Saudi Arabia Economy, Living & Culture
Banks, Currency And Credit Cards
All banks and banking operations in Saudi Arabia are controlled by the Saudi Arabian Monetary Agency (SAMA). Several of the major commercial banks are wholly Saudi-owned and all others are in partnership with major international banks. Enormous advances have been made in banking, considering that the first bank opened its doors in Saudi Arabia as recently as 1926. A number of other specialized development and investment banks have been set up to stimulate private investment and to offer international aid. These include the Saudi Arabian Agricultural Bank, the Saudi Credit Bank, the Saudi Arabian Investment Company, the Saudi Fund for Development and the Saudi Industrial Development Fund.
Riyals are easily converted to any foreign currency (dollars, pounds, etc.) at local banks, and likewise, money transfers are readily available. The most readily accepted credit cards are American Express, Visa and MasterCard. If you presently have an American Express card you account will be transferred to Bahrain and billed from England.
In the field of communication, the Kingdom has rapidly progressed with a crucial role in INTELSAT and the new ARABSAT. Four ground stations for satellite communications (two in Riyadh, one in Jeddah and one in Taif) provide a total of 1,000 telephone circuits with direct access to 152 countries. The telex network connects more than 300 cities and towns with more than 150 countries.
The Kingdom is served by the most modern telephone system. Direct international telephone calls can be made to most of the world's countries. Telephone service continues to improve throughout the Kingdom. Both domestic and international calls are easy to place and incoming and outgoing reception is excellent.
The postal service has improved considerably in speeding up mail deliveries within the Kingdom due to the increase in air services. Telegraph facilities are available at post offices. Hotels will dispatch cables for their guests and most operate telex and facsimile facilities.
Air Mail Service
Air mail service between the United States and Saudi Arabia takes up to ten days. Between Europe and Saudi Arabia the mail takes from four to seven days. All correspondents must put the proper postage on envelopes. Less than the proper amount of postage will result in the mail going by sea, thus delaying its deliver indefinitely. All correspondents should put their return address on the envelope.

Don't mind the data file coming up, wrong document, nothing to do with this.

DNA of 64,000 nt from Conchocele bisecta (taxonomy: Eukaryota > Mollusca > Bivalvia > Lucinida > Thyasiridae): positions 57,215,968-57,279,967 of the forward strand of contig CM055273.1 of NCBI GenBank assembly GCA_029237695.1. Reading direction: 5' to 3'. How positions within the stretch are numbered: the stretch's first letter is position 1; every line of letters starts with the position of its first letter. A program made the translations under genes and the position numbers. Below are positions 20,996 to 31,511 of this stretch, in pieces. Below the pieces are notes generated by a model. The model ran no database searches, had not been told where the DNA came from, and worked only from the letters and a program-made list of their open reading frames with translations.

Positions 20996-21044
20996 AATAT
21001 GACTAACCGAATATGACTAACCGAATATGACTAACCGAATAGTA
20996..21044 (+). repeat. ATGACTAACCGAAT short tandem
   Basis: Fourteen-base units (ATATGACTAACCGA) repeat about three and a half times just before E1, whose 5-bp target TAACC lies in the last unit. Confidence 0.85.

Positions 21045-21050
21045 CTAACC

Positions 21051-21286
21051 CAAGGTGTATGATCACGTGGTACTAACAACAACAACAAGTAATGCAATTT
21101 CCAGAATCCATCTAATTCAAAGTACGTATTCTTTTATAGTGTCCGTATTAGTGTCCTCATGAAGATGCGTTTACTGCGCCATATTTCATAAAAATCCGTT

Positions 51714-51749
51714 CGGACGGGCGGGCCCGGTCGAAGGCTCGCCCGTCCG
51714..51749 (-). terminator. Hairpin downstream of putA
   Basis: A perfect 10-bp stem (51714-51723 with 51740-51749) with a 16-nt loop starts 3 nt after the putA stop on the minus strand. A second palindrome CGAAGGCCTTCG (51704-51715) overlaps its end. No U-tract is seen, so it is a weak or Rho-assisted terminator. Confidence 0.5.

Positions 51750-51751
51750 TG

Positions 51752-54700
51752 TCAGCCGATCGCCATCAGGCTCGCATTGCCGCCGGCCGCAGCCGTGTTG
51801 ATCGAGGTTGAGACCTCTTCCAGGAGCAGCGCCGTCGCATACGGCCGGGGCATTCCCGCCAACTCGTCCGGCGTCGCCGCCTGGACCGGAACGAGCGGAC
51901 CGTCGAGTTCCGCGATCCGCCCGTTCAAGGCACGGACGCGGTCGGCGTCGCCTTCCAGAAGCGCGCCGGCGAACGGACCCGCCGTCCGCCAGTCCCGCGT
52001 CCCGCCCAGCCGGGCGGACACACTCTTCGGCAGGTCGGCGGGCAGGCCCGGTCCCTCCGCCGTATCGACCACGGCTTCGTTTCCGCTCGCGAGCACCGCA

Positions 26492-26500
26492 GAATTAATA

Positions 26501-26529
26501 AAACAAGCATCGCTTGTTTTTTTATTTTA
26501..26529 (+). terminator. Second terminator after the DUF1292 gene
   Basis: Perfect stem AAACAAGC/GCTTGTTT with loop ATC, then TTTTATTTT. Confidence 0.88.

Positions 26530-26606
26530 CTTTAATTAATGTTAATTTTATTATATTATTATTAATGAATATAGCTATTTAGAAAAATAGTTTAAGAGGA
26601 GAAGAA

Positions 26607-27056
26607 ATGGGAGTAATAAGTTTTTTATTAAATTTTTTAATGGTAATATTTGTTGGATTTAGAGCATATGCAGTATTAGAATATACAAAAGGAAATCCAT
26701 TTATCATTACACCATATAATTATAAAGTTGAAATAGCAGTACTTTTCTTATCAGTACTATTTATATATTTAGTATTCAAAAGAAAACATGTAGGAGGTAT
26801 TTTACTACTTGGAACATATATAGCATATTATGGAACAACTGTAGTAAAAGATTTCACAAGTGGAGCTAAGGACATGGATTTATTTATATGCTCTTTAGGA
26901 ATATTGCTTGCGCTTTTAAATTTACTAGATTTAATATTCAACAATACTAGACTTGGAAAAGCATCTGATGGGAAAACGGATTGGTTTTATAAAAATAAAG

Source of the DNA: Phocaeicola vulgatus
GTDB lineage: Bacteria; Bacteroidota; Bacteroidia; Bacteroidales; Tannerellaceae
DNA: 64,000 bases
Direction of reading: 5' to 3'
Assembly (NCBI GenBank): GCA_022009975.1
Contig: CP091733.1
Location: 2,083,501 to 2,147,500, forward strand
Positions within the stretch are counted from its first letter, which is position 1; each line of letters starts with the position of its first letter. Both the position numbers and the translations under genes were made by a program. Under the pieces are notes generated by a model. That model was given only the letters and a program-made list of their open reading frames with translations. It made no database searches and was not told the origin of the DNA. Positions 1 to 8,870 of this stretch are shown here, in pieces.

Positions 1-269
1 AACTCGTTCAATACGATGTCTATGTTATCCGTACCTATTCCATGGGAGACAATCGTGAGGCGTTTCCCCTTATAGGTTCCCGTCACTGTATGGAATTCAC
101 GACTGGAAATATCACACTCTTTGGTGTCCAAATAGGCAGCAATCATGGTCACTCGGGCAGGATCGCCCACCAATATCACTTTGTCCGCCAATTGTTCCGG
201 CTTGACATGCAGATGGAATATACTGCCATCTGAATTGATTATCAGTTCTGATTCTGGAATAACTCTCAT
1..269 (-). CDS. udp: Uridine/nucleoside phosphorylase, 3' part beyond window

All mail should be addressed to your project location in Saudi Arabia which can be obtained upon arrival or from the agent you are working with in your company.
Newspapers And Magazines
There are several Arabic dailies and weeklies. The Arab News, The Riyadh Daily and The Saudi Gazette and three English language daily newspapers published locally. The Saudi Business and Arab Economic Report is an English language business-orientated weekly. Visitors can easily find a wide range of European and American newspapers, magazines and books in hotels, bookshops and newsstands.
The overseas service of the Canadian CBC, British BBC and the American Voice of America can be received in Saudi Arabia. Frequency charts are published in the Saudi Gazette. Broadcasts in other languages can also be received on both short wave and medium wave radio receivers. The Broadcasting Service of the Kingdom of Saudi Arabia provides nightly programming in both English and French.
Saudi television is broadcast throughout the Kingdom and is available at all of the facilities. Saudi broadcasting occurs over two channels: channel I is an Arabic language station and channel II is an English language station, providing full-length films, short features, as well as some programming from European or American television sources. Most hospitals now have satellite dish connections featuring channels like CNN, BBC, Star Entertainment and others.
Throughout the Kingdom there are video tapes which provide current movies, sports events, etc. Most expatriates invest in a video deck in order to enjoy this pastime.
Shopping And Leisure
In all of the major cities there are numerous supermarkets, food stores, clothing and appliance shops, and a wide range of electronic centers to serve the expatriate. In addition, excellent restaurants serve a variety of international foods enjoyed by all nationalities.
Many expatriate employees plan on taking a short holiday (R & R) about midway through their contract year. In close proximity to Saudi Arabia are a number of excellent vacation spots, including Jordan, Cyprus, Turkey and Egypt, Greece and a number of Gulf State countries. Flights and accommodation are readily available. The company's travel agent can be of assistance in arranging your travel needs.